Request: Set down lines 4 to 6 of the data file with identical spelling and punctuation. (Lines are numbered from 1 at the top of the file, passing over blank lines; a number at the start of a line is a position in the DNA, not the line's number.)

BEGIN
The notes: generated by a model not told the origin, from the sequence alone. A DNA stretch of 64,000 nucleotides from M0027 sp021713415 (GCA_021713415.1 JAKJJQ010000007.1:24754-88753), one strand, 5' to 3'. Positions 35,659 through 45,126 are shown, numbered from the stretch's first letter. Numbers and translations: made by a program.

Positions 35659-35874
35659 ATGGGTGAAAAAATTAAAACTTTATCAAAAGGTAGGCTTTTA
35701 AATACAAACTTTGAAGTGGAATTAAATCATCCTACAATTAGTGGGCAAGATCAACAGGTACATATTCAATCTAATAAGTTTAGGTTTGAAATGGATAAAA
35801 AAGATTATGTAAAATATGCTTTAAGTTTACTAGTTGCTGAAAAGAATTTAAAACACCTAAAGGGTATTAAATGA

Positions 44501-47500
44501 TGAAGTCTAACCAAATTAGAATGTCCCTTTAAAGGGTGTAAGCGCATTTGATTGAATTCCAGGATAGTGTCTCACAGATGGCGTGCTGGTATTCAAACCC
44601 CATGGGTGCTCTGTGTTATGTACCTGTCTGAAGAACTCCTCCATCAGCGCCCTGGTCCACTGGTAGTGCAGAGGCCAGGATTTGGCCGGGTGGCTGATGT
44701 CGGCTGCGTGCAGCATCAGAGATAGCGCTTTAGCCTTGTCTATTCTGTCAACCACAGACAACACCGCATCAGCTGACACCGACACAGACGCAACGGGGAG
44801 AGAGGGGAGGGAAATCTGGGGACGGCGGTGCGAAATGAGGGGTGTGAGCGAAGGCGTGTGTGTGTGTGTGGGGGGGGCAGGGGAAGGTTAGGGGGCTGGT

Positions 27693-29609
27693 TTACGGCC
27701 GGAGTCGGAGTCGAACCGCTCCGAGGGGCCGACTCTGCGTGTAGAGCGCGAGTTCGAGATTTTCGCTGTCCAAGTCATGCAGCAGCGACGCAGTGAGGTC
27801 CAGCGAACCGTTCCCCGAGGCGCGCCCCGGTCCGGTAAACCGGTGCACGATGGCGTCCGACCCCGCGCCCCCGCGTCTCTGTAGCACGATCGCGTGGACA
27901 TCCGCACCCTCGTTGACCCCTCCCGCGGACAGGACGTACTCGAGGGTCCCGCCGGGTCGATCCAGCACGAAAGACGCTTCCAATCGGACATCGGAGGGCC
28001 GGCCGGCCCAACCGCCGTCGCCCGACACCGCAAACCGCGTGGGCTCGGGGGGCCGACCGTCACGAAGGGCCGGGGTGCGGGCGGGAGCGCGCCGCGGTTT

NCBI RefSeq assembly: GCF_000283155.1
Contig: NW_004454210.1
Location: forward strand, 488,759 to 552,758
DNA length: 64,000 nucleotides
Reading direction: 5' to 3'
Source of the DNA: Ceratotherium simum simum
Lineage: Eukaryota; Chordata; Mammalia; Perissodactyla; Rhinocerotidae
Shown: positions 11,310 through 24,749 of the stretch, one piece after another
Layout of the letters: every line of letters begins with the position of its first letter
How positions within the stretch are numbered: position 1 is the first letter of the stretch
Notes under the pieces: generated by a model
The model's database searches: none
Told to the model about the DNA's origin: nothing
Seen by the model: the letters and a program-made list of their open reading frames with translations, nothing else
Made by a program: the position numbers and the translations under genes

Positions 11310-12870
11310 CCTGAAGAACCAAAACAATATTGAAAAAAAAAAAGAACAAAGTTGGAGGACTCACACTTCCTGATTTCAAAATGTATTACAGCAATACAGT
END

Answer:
35701 AATACAAACTTTGAAGTGGAATTAAATCATCCTACAATTAGTGGGCAAGATCAACAGGTACATATTCAATCTAATAAGTTTAGGTTTGAAATGGATAAAA
35801 AAGATTATGTAAAATATGCTTTAAGTTTACTAGTTGCTGAAAAGAATTTAAAACACCTAAAGGGTATTAAATGA

Positions 44501-47500